Cat Hairball Remedy Suitland MD

Conventional hairball remedies contain petroleum jelly, which lubes up the whole hairy mess and helps it pass through a cat's digestive system. But Osborne says petroleum-based products can keep a cat from absorbing vital nutrients, particularly the fat'soluble vitamins A, D, E, and K.

Coolridge Animal Hospital
(240) 479-4970
6801 Old Branch Ave.
Camp Springs, MD
Promotion
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Hours
Monday 7:00 AM - 7:00 PM
Tuesday 7:00 AM - 5:00 PM
Wednesday 7:00 AM - 7:00 PM
Thursday 7:00 AM - 7:00 PM
Friday 7:00 AM - 7:00 PM
Saturday 7:00 AM - 2:00 PM
Sunday Closed
Services
Animal Boarding, Animal Daycare, Animal Flea Control, Animal Microchipping, Small Animal Vet, Spaying/Neutering, Veterinarians, Veterinary Dentistry, Veterinary Euthanasia, Veterinary Surgery

Brentwood Animal Hospital
(240) 780-2421
3900 Rhode Island Ave
Brentwood, MD
Hours
Monday 7:30 AM - 7:00 PM
Tuesday 7:30 AM - 7:00 PM
Wednesday 7:30 AM - 7:00 PM
Thursday 7:30 AM - 7:00 PM
Friday 7:30 AM - 7:00 PM
Saturday 7:30 AM - 2:00 PM
Sunday Closed
Services
Animal Boarding, Animal Daycare, Animal Flea Control, Animal Grooming, Animal Microchipping, Declawing, Small Animal Vet, Spaying/Neutering, Veterinarians, Veterinary Dentistry, Veterinary Euthanasia, Veterinary Medical Specialties, Veterinary Surgery

VCA Old Town Animal Hospital
(703) 665-9125
425 N. Henry Street
Alexandria, VA
Hours
Monday 7:30 AM - 7:30 PM
Tuesday 7:30 AM - 7:30 PM
Wednesday 7:30 AM - 7:30 PM
Thursday 7:30 AM - 7:30 PM
Friday 7:30 AM - 7:00 PM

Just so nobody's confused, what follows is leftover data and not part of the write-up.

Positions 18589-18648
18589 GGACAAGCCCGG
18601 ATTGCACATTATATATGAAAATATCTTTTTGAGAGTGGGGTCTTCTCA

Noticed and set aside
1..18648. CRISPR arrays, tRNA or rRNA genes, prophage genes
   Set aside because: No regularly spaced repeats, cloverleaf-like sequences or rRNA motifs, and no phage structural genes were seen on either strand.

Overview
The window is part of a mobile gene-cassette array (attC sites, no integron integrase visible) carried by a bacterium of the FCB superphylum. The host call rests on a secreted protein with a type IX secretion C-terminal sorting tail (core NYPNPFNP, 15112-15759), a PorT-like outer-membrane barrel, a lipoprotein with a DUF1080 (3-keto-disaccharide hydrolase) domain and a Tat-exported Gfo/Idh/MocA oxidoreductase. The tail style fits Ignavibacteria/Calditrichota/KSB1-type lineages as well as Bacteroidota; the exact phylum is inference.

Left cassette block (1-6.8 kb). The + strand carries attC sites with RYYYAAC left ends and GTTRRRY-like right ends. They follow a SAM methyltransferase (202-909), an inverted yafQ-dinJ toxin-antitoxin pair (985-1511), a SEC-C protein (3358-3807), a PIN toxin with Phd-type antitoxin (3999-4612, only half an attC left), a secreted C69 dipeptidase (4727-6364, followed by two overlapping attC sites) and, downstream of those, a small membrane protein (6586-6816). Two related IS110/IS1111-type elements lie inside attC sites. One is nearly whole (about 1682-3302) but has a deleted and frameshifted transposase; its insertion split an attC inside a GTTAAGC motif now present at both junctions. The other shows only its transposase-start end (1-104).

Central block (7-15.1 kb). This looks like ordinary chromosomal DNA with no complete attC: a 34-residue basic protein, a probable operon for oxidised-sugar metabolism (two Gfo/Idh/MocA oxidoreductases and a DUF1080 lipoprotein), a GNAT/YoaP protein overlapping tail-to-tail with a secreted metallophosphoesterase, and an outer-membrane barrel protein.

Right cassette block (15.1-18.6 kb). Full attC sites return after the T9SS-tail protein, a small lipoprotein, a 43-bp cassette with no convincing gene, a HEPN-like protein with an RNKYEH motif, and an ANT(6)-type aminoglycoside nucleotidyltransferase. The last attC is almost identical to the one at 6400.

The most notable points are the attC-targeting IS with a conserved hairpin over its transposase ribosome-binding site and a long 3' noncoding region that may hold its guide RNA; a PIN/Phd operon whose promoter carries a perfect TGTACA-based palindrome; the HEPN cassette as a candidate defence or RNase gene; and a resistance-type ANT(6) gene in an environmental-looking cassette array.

Saturday 8:00 AM - 2:00 PM
Sunday Closed
Services
Animal Boarding, Animal Flea Control, Animal Grooming, Animal Microchipping, Bird Vet, Exotic Animal Vet, Holistic Veterinary Medicine, Small Animal Vet, Spaying/Neutering, Veterinarians, Veterinary Dentistry, Veterinary Euthanasia, Veterinary House Calls, Veterinary Medical Specialties, Veterinary Surgery, Veterinary Vaccinations

a.p.a.w. Veterinary Hospital
(240) 387-6777
7601 Good Luck Road
Lanham, MD
Hours
Monday 7:30 AM - 7:00 PM
Tuesday 7:30 AM - 7:00 PM
Wednesday 7:30 AM - 4:00 PM
Thursday 7:30 AM - 7:00 PM
Friday 7:30 AM - 7:00 PM
Saturday 8:00 AM - 1:00 PM
Sunday Closed
Services
Animal Boarding, Animal Daycare, Animal Flea Control, Animal Grooming, Animal Microchipping, Declawing, Emergency Veterinary Clinic, Exotic Animal Vet, Small Animal Vet, Spaying/Neutering, Veterinarians, Veterinary Dentistry, Veterinary Euthanasia, Veterinary House Calls, Veterinary Surgery

Caring Hands Animal Hospital - Arlington
(703) 994-4113
2955 S Glebe Rd
Arlington, VA
Hours
Monday 7:30 AM - 8:00 PM
Tuesday 7:30 AM - 8:00 PM
Wednesday 7:30 AM - 8:00 PM
Thursday 7:30 AM - 8:00 PM
Friday 7:30 AM - 8:00 PM
Saturday 9:00 AM - 4:00 PM
Sunday 10:00 AM - 2:00 PM
Services
Animal Flea Control, Animal Microchipping, Declawing, Small Animal Vet, Spaying/Neutering, Veterinarians, Veterinary Dentistry, Veterinary Euthanasia, Veterinary Surgery

Union Vet Clinic
(202) 350-0534
609 2nd St NE
Washington, DC
Hours
Monday 7:00 AM - 8:00 PM
Tuesday 7:00 AM - 8:00 PM
Wednesday 7:00 AM - 8:00 PM
Thursday 7:00 AM - 8:00 PM
Friday 7:00 AM - 6:00 PM
Saturday 9:00 AM - 2:00 PM
Sunday 10:00 AM - 1:00 PM
Services
Animal Boarding, Animal Flea Control, Animal Microchipping, Small Animal Vet, Spaying/Neutering, Veterinarians, Veterinary Dentistry, Veterinary Euthanasia, Veterinary Surgery, Veterinary Vaccinations

VCA Squire Animal Hospital
(301) 288-1780
15222 Marlboro Pke
Upper Marlboro, MD
Hours
Monday 7:30 AM - 7:00 PM
Tuesday 7:30 AM - 5:00 PM
Wednesday 7:30 AM - 5:00 PM
Thursday 7:30 AM - 7:00 PM
Friday 7:30 AM - 5:00 PM
Saturday 8:00 AM - 3:00 PM
Sunday Closed
Services
Animal Flea Control, Animal Grooming, Animal Microchipping, Exotic Animal Vet, Reptile Vet, Small Animal Vet, Spaying/Neutering, Veterinarians, Veterinary Dentistry, Veterinary Euthanasia, Veterinary Medical Specialties, Veterinary Surgery

VCA Alexandria Animal Hospital
(571) 207-9997
2660 Duke St
Alexandria, VA
Hours
Monday 24 Hours
Tuesday 24 Hours
Wednesday 24 Hours
Thursday 24 Hours
Friday 24 Hours
Saturday 24 Hours
Sunday 24 Hours
Services
24-Hour Vet, Animal Boarding, Animal Flea Control, Animal Grooming, Emergency Veterinary Clinic, Holistic Veterinary Medicine, Spaying/Neutering, Veterinarians, Veterinary Dentistry, Veterinary Euthanasia, Veterinary Medical Specialties, Veterinary Surgery, Veterinary Vaccinations